Film Review: Ip Man 2

Reviewer: Julie Lynn Hayes

Ip Man 2

Having fled the village of Fo Shan, Ip Man (Donnie Yen) and his family end up in British Hong Kong, where the master plans to open a school to train students. He gets a good deal on a rooftop studio and sets up shop. But no one is coming, and he is finding it hard to make ends meet. To complicate matters, his wife Wing-sing (Lynn Xiong) is pregnant with their second child. Just when things seem bleak indeed, Ip Man begins to acquire students, although they aren’t always able to pay the school fees. But at least it’s a start.

Trouble soon arrives in the form of the other martial arts masters in Hong Kong, led by Master Hung (Sammo Kam-Bo Hung). They summon Ip Man and lay down their rules. First, he needs to prove himself to them through battle. He has to stand on a table and fight all comers until the incense burns down or until he loses. He accepts the challenge and proves himself.

At this time, the Chinese are very much under the thumb of their imperial masters, the British. Some of

them are less than respectful… or honorable. A British boxer known as the Twister (Darren Shahlavi) comes to town to participate in an exhibition of Western-style boxing. But the cocky fighter wants to show the Chinese how superior he is to them, and interrupts the display of the various schools to challenge them. It’s on! But can the Chinese win, with the odds stacked against them, and the crooked police supporting the British masters?

The second film in the series sees Ip Man and his family relocated to Hong Kong and in much more desperate conditions than the first film. Still, he is determined to provide for his family, at the same time maintaining his principles. There is a casualty from the first film, Ip Man’s friend Quan, who was shot in the head by the Japanese and is not the same man. I liked this one as much as the first, great fight scenes, and I love Ip Man’s wife, who doesn’t want to disturb his focus on this very important match just to let him know she has gone into labor. Look at the end for a small cameo by a little guy who will become the real Ip Man’s most famous student! Looking forward to the next film. I’ll give this one 4.5 Stars.

Film Review: Ip Man

Reviewer: Julie Lynn Hayes

Ip Man

Fo Shan is a Chinese city renowed for its kung fu masters and their schools. The strongest kung fu master is Ip Man (Donnie Yen), who leads a quiet life with his wife and son and is much respected by the city. Possessing a strong sense of honor, he isn’t one to stand aside when some punks from up north come to town intent on starting their own school and beating up the other kung fu masters. Ip Man quickly teaches the bullies a lesson.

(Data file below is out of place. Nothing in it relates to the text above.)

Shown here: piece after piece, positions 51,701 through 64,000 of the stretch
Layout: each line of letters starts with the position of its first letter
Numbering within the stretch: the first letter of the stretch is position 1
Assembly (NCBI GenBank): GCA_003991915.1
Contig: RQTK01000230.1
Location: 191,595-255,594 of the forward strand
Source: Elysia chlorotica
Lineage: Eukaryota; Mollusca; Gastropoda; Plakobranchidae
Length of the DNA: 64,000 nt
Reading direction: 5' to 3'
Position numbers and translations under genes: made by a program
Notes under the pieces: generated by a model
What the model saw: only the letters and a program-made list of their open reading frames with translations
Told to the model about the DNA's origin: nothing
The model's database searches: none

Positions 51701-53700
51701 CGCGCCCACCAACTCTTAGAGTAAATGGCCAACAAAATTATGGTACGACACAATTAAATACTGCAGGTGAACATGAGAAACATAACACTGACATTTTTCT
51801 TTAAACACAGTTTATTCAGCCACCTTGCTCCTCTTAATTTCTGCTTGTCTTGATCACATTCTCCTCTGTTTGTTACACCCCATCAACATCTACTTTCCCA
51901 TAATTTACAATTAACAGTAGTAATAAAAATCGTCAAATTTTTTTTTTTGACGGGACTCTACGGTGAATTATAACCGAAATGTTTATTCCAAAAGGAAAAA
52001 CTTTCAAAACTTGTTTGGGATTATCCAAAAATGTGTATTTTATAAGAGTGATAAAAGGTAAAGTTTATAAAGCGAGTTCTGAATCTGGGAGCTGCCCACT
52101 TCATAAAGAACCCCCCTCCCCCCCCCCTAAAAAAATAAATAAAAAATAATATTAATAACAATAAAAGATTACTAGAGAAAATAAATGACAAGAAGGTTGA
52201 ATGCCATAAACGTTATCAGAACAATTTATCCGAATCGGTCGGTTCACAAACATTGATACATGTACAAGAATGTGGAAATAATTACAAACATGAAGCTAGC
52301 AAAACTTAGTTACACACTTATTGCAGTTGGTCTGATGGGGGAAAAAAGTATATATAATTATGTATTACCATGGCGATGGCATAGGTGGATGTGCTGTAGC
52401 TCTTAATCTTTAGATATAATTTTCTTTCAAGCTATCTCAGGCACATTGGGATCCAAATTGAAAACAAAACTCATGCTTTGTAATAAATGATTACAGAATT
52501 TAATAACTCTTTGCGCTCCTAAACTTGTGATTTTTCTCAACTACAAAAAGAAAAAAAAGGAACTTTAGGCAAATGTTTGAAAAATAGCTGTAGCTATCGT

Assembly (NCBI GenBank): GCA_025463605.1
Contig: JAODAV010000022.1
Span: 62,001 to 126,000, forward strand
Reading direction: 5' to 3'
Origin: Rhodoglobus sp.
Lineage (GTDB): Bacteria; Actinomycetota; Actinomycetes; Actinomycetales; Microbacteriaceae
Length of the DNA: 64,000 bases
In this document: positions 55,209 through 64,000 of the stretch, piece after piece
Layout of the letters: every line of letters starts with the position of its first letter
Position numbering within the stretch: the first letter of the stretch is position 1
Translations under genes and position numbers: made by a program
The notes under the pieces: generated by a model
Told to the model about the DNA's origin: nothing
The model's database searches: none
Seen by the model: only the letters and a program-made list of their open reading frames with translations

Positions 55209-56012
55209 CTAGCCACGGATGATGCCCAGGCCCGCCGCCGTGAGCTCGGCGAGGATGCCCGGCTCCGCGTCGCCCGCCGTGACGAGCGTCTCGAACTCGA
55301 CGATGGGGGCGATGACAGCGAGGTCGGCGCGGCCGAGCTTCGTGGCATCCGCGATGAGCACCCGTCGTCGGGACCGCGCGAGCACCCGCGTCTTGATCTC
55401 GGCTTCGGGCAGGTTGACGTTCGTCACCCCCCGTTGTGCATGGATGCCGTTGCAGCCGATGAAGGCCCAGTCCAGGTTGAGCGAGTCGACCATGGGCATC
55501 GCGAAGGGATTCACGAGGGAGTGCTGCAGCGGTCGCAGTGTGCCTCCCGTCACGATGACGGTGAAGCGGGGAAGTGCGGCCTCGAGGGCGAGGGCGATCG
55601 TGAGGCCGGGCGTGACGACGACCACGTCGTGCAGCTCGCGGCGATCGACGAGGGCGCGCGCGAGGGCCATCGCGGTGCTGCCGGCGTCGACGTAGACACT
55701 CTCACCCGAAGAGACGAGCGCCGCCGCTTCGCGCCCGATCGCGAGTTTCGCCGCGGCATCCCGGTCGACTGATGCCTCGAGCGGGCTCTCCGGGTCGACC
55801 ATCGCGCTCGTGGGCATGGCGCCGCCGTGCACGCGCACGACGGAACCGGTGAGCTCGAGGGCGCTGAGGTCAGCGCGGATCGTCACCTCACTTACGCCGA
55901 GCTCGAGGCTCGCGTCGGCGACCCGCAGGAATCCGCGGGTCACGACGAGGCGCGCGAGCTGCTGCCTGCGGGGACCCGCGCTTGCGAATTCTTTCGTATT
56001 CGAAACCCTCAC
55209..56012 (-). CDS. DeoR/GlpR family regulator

But the peace of Fo Shan is destroyed when the Japanese occupy the city, and much of the city’s population is decimated. Those who are left struggle to survive, including Ip Man, whose beautiful home has been confiscated. Having a family to feed, Ip Man goes to work shoveling coal. One day the Japanese arrive with a proposal, their interpreter being Ip Man’s friend Li (Ka-Tung Lam). Those who are willing to fight the Japanese in bouts of kung fu will receive a bag of rice if they win. These fights are for the Japanese general, Miua (Hiroyuki Ikeuchi), whose second-in-command, Colonel Sato (Tenma Shibuya) is a sadistic, bloodthirsty man with no regard for human life. When one of Ip Man’s friends, Lin (Xing Yu) suddenly disappears, Ip Man realizes he has been killed by the Japanese. He requests to fight ten men. But when he wins, he doesn’t take the rice, as that was never the reason for him to fight.


General Miura wishes Ip Man to fight again, but he is nowhere to be found. And Li says he doesn’t 

know where he is, no matter how much they hurt him. But things come to a head, when Ip Man realizes he has to take a stand. He begins by teaching the factory workers at his friend Quan’s (Simon Yam) cotton mill how to defend themselves. And then he agrees to fight General Miura, although Li warns him that if he should win, Sato will kill him.

This film was recommended to me by a co-worker and I loved it! Everything about the film is good, from acting to story to direction to cinematography. I love the fight scenes! Ip Man is loosely based on an actual kung fu master, one of whose disciples was actor Bruce Lee. There are three more films in this series and I intend to watch and review them all. Ip Man is a great character. I love the scenes with his family, showing that he isn’t necessarily perfect and has room to improve, which of course he does. I highly recommend this film and give it 4.5 Stars.